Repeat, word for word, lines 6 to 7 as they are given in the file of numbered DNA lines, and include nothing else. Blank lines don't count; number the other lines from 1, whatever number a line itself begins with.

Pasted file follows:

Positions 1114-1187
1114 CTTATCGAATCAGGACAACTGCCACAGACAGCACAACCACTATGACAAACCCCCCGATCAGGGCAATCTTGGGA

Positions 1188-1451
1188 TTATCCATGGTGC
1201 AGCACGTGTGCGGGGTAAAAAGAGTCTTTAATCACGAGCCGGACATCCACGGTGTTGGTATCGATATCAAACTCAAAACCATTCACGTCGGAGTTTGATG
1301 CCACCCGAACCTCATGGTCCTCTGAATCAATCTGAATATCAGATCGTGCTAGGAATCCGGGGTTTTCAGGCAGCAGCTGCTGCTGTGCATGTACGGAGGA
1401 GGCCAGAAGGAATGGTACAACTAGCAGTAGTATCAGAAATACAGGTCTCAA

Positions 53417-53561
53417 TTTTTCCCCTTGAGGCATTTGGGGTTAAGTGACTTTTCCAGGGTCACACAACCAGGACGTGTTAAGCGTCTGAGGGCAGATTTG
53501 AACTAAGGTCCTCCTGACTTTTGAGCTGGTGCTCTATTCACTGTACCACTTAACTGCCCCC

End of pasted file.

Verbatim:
1301 CCACCCGAACCTCATGGTCCTCTGAATCAATCTGAATATCAGATCGTGCTAGGAATCCGGGGTTTTCAGGCAGCAGCTGCTGCTGTGCATGTACGGAGGA
1401 GGCCAGAAGGAATGGTACAACTAGCAGTAGTATCAGAAATACAGGTCTCAA